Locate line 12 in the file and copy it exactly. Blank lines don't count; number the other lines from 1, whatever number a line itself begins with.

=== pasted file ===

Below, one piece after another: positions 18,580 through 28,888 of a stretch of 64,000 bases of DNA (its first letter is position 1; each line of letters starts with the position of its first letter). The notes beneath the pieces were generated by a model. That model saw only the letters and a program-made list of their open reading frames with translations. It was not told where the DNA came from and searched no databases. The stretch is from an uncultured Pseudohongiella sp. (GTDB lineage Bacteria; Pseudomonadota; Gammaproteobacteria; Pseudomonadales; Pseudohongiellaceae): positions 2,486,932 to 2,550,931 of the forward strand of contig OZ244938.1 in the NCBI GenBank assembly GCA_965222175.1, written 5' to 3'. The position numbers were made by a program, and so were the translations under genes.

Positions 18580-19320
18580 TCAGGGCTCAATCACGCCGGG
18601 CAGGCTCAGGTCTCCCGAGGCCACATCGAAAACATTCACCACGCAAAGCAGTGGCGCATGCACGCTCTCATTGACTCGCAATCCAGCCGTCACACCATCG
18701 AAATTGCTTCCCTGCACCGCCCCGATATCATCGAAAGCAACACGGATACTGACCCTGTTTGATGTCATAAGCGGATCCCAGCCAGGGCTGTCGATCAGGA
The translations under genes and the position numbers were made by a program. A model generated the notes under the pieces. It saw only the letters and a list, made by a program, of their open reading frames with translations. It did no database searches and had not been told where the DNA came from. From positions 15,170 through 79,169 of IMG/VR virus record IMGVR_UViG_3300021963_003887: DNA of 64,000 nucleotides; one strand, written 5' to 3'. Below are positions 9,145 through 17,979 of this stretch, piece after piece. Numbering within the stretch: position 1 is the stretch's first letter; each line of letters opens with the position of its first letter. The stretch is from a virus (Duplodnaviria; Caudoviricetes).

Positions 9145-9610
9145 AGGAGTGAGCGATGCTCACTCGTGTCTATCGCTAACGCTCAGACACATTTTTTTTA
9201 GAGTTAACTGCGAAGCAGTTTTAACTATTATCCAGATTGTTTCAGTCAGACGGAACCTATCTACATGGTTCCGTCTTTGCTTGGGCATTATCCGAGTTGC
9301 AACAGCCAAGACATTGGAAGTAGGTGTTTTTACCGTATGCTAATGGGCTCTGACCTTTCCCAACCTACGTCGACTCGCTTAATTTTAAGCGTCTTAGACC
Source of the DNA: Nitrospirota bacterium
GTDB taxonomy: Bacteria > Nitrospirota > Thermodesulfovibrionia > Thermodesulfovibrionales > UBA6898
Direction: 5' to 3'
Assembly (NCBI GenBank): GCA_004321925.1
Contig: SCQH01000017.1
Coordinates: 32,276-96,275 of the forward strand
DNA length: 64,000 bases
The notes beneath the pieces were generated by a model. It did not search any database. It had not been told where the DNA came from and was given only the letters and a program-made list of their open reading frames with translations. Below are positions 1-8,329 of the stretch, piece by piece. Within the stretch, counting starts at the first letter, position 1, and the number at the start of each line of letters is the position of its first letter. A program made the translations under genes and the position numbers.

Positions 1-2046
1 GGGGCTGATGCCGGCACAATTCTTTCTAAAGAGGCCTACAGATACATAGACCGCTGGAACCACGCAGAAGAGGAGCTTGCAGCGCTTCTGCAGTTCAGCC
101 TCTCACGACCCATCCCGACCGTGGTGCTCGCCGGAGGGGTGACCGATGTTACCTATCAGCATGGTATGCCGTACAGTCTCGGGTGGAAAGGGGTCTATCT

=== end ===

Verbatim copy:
GTDB taxonomy: Bacteria > Nitrospirota > Thermodesulfovibrionia > Thermodesulfovibrionales > UBA6898